In the late 1990s and early 2000s I began to work more seriously with performance as a mode of engaging with publics, and spaces. Through my studies with feminist professors such as Janice Helland, Joan Acland, and Catherine MacKenzie (all then working at Concordia University’s Department of Art History), I had begun to see that taking up space was an inherently political gesture, and how that gesture – placing oneself in space – had multiple potentials in terms of feminist art practice. At this time, I was still exploring the image and signification of the winged human figure, and my research into this world had, through my studies with Rosemary Drage Hale, led me to explore the concept of the soul. These various investigations resolved in a performance I created in the summer of 1999, titled breathe/animer.
(The invitation circulated in advance of the performance.)
In early June, four performers and I occupied two different street corners of Montreal during morning rush hour. The performers, dressed in white and wearing wing-like sleeves, each took their place at one of the four corners of the intersection and stood motionless next to a low ladder. Then, violinist Rhaya Fridman played an improvised composition as she walked slowly from one corner to the next, making a complete circle. As she passed, each performer climbed their ladder and raised their arms. Each of us had an ancient word, and its definition, printed in English and French on our clothing. These words related the importance of breath, air, and wind to life: ruah, nefesh, psuche, pneuma. When Rhaya completed her circle, the performers lowered their wings/arms, and slowly descended their ladders. Rhaya finished playing, and the performance ended.
The following images give a sense of the sequence, which we undertook at the corner of President-Kennedy and McGill College, then at the intersection of Sherbrooke and Bishop. I chose these locations for their proximity to McGill and Concordia Universities, also to the business district and one of Montreal’s two biggest art museums, the MMFA. Both sites were heavily trafficked by cars, pedestrians, cyclists, and were either routes of public transport, or in close proximity to a metro station.
Above, Caroline Alexander at the corner of President-Kennedy and McGill College, 9am, Thursday June 10, 1999.
Above, Rhaya Fridman has begun to walk the crosswalk; Caroline’s arms are raising and she climbs her ladder.
Rhaya pauses for the lights as I raise my arms and ascend my ladder (which is rather like rubbing your stomach and patting your head at the same time…).
Rhaya crosses to the next performer, while a curious businessman passes on my other side.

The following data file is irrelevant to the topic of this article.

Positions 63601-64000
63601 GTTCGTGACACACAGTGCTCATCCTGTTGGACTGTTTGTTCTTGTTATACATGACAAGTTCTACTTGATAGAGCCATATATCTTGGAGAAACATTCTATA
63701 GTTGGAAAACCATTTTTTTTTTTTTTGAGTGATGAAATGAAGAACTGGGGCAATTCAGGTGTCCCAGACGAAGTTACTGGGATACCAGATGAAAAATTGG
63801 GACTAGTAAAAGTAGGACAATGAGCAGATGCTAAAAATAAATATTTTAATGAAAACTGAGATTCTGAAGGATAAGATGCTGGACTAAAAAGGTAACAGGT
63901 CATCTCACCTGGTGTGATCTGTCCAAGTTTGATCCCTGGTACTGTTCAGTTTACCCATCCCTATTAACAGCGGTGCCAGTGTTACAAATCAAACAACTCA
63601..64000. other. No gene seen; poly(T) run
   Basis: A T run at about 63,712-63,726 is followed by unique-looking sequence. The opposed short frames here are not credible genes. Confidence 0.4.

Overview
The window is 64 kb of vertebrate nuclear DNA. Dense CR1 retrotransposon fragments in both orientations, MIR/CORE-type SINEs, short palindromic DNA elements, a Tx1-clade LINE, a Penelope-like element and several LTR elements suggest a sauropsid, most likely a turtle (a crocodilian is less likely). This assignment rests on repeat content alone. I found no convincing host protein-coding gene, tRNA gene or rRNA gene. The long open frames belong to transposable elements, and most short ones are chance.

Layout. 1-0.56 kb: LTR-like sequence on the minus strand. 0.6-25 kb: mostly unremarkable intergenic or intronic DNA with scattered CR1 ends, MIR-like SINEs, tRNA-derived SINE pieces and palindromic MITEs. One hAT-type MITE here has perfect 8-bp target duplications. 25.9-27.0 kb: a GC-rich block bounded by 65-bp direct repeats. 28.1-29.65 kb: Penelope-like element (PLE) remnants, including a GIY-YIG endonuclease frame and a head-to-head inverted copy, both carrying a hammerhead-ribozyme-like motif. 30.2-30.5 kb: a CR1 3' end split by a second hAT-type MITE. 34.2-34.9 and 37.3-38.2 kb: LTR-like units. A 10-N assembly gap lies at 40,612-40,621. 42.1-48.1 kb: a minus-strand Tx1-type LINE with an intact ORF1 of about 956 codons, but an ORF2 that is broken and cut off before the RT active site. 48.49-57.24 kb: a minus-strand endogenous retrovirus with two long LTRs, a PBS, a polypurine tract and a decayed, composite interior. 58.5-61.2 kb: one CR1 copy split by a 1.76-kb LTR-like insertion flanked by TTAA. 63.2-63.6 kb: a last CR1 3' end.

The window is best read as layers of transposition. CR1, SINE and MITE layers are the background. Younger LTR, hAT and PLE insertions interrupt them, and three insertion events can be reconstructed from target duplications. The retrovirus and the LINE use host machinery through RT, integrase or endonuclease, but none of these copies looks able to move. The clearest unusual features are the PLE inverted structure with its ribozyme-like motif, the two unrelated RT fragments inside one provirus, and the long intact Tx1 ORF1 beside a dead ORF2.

Jeffrey Golf, above, wearing one of the hand-printed shirts with the word “nefesh”. A lovely word that, as the image shows, means soul, life source, something that can slip away through the breath, while dreaming, yet also be caught if escaped.
All text used in the performance was provided in French and English, which was important to me given our setting.
I was lucky to have such wonderful performers. Jeff is a deeply spiritual person who immediately took to the concept of being winged in this way, and brought a great peace and serenity to the performance.
A beautiful picture above of artist Kaem Huska, who was the only one of us brave enough to stand on the very top of her ladder during the first phase of the performance. Throughout, she brought a powerful joy and strength to the events, which infused all of us. Below, we are seen leaving McGill College to take up our position for the second round, at Sherbrooke and Bishop.
Above: standing in front of the Church of St Andrew and St Paul, Caroline now also braves the top step.
As does Jeff! Here waiting for Rhaya to approach with her violin.
Above: Kaem in the foreground, myself just visible beside her left hand, now also standing on the top step. Some spectators and onlookers have gathered in response to the invitations I sent out in advance of the date.
The moments following the second performance were magical. It was as if the work had somehow filled us with exactly what the ancient words on our clothing promised were part of the simple act of breathing: joy, creativity, spontaneity, peace, and even love. Caroline and Jeff improvised a dance on the small, green grounds of the St Andrew and St Paul churchyard, while Rhaya began to play a jig. Caroline, herself a performance artist, also explored the possibilities of her costume as an angel who had not fallen but instead found herself on the earth.
In all, there was a great collective sense of peace and pride in what we had done, which was mostly simply to breathe together in public space, and encourage others to do the same. It was a truly special moment, which I think can be seen in this lovely photograph of Rhaya and Kaem in the coffee shop where we then went for some repose and reflection after the event.
I’m much indebted to my co-performers in this work: violinist Rhaya Fridman, and the “angels”: Caroline Alexander, Jeffrey Golf, and Kaem Huska. Many thanks to photographer and academic Grayson Cooke, who took the images seen here, and videographer Eddie B., who captured footage that filmmaker Sarah Bachinski later worked into a film documenting the piece.